LONDON—At the 80th birthday party of comedian Joey Adams in the ballroom of an upmarket hotel overlooking Central Park in 1991, Donald Trump and Imelda Marcos sat side by side; two vulgar icons of ’80s greed and ambition.
Imelda and her husband Ferdinand Marcos had been ousted from power five years earlier by a popular uprising in the Philippines where people had grown sick of their corruption and brutality. Trump was a loud-mouthed but ultimately powerless New York real estate mogul.
Fifteen years later, in 2016, Trump was elected President of the United States and Marcos’ political clout was restored after a Filipino presidential election in which her son stood to be vice president and Rodrigo Duterte became the hardline president.
The Marcos family are believed to have stolen more than $10 billion from the Filipino people during their 21-year reign. Ferdinand died in 1989, but in recent years, the family secretly helped to fund the rise of Duterte, a notorious homophobe and rape apologist who has bragged of executing drug-dealers in thousands of extrajudicial street killings.
Trump is one of the few world leaders to have spoken warmly of Duterte and reportedly congratulated him on his approach to the drug trade.
The great claim to fame of vaudevillian Joey Adams’ may be his invention of the one-liner: “With friends like these, who needs enemies?”
With friends like his, that’s no wonder.
Imelda Marcos, who is now 90, is currently trying to help her son, Ferdinand “Bongbong” Marcos Jr., overturn defeat in the 2016 vice-presidential election (after three years, Duterte’s judges are still refusing to reject his appeal). He is likely to run to succeed Duterte when his one-term limit comes to an end in 2022.
If Imelda lives to see her son’s election as president, it would be an extraordinary return to power for a woman who was forced into exile as one of the world’s most mocked and disdained leaders, famous for collecting more than a thousand pairs of designer shoes while the angry populace was restrained under martial law.
Her second rise has been expertly charted in Kingmaker by documentarian Lauren Greenfield, whose previous work includes the Sundance-feted The Queen of Versailles. Her new film offers a glimpse of the distorted inner monologue of a politician driven by autocratic tendencies.
Imelda describes herself as a “mother” to the Philippines and its clear that she genuinely believes her kleptocratic rule blessed the nation. On screen we see her tutting over buildings that have been left to decay in the subsequent decades, while she passes out cash to needy citizens who squabble over the handouts.
“I do think she believes her story,” Greenfield told the Daily Beast in London. “And the people around her don’t disabuse her of that. In a way she’s got her own delusions.”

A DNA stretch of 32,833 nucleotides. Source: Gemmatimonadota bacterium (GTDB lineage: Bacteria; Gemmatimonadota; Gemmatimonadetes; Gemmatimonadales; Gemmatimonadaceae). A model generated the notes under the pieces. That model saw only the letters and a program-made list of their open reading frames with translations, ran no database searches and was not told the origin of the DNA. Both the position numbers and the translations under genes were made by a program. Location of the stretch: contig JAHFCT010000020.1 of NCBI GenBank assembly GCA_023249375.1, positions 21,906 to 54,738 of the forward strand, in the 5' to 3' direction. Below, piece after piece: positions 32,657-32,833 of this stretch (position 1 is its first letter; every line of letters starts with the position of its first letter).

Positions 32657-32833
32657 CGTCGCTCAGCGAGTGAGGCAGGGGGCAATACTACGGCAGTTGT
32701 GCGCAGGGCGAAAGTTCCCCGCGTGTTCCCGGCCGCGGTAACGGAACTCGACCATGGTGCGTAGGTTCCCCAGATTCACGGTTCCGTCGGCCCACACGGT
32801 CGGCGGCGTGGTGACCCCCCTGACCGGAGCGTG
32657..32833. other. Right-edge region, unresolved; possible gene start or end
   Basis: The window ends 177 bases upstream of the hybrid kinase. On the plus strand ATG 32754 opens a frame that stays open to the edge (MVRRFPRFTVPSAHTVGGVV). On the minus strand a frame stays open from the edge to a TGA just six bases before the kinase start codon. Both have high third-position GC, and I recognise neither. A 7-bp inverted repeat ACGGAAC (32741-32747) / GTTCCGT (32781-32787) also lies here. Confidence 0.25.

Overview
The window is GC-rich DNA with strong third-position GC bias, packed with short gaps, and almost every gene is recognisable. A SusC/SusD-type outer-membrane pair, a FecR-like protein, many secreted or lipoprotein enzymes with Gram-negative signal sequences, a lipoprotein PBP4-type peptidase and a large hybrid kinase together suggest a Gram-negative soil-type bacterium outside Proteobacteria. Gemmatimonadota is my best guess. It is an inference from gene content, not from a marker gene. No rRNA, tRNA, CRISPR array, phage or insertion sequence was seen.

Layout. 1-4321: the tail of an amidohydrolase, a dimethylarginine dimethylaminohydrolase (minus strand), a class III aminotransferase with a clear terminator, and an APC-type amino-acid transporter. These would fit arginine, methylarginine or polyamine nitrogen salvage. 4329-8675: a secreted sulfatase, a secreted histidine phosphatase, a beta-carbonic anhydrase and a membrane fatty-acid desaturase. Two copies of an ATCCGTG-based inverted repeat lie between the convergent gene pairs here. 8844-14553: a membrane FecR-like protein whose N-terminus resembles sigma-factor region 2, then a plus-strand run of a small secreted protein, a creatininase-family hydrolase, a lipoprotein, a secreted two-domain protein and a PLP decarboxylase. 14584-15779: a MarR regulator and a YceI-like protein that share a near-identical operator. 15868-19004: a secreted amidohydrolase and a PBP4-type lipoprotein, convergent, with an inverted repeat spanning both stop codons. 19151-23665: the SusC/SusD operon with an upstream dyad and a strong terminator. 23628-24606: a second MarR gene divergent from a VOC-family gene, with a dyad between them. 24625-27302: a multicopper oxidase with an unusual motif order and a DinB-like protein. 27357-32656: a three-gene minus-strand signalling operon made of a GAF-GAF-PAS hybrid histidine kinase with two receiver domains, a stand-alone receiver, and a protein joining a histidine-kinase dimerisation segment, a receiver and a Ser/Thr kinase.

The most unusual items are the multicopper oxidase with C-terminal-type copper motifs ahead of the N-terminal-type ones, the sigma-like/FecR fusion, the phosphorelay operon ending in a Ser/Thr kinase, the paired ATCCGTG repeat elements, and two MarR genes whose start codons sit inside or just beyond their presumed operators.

Greenfield spent five years filming the documentary, a period that spanned Imelda’s rise from a period as a lowly congresswoman to the rebirth of her power. “As we worked over the five years it became clear that they were coming back to power. And that this wasn’t a story about the past; it was a story about the present,” she said.
That transformation was made possible by a change in the perception of the Marcos family, who were chased out of the country in disgrace 30 years ago. An aggressive use of social media as well as campaigning to have schools change the way the history of their reign was taught have helped to reinvent their reputation.
“Perceptions are real, the truth is not,” says Imelda in the film.
“She’s aware of the power of the media,” explained Greenfield. “She says ‘The gun can kill you only till the grave, and the media can kill you to infinity and beyond.’ And they've been very adept at using social media to communicate their talking points about martial law and the Marcos era. That was a really big part of how they seeded a lot of the ideas. Bongbong really went after the younger generation which didn't really remember martial law.”
Thus the Marcos family have succeeded in ingratiating themselves back into polite society and into the hearts of millions of voters.
As the film begins, we are swept into Imelda’s attractive and rarefied world. “At first I found her kind and generous, and captivating and funny, and able to laugh at herself in a way that was kind of endearing. And then as I learned of the terrible and tragic consequences of the regime that she was complicit in, my view of her and also her version of history really changed,” Greenfield said.
Kingmaker shows us both sides. The film’s brilliance lies in allowing us to see the autocrat’s delusion in still believing they speak for the common man. It’s a familiar theme.
“Imelda talks about her friends who other people thought were monsters, but she thought were kind and generous like Saddam Hussein and Chairman Mao. It makes you think of Trump's bedfellows and who he's attracted to, like Putin and even Duterte,” said Greenfield.
Imelda says Mao kissed her hand and congratulated her personally for ending the Cold War. She also claims to have given him the idea for the Cultural Revolution.
By joining forces with Duterte, the Marcos family is emphasizing the continuity with a new generation of strongmen. “Duterte was really the expression of the terror of dictatorship coming back, they were leaning in to what happened and trying to get back there again,” said Greenfield.
“It's a cautionary tale for us about what happens when you don't remember history; about the fragility of democracy and the return to authoritarian regimes,” the director said. “I didn't start the movie as just being about the Philippines and I am pleased that people are seeing it as a reflection also of what's going on in the U.S. and the rise of nationalism in Europe.”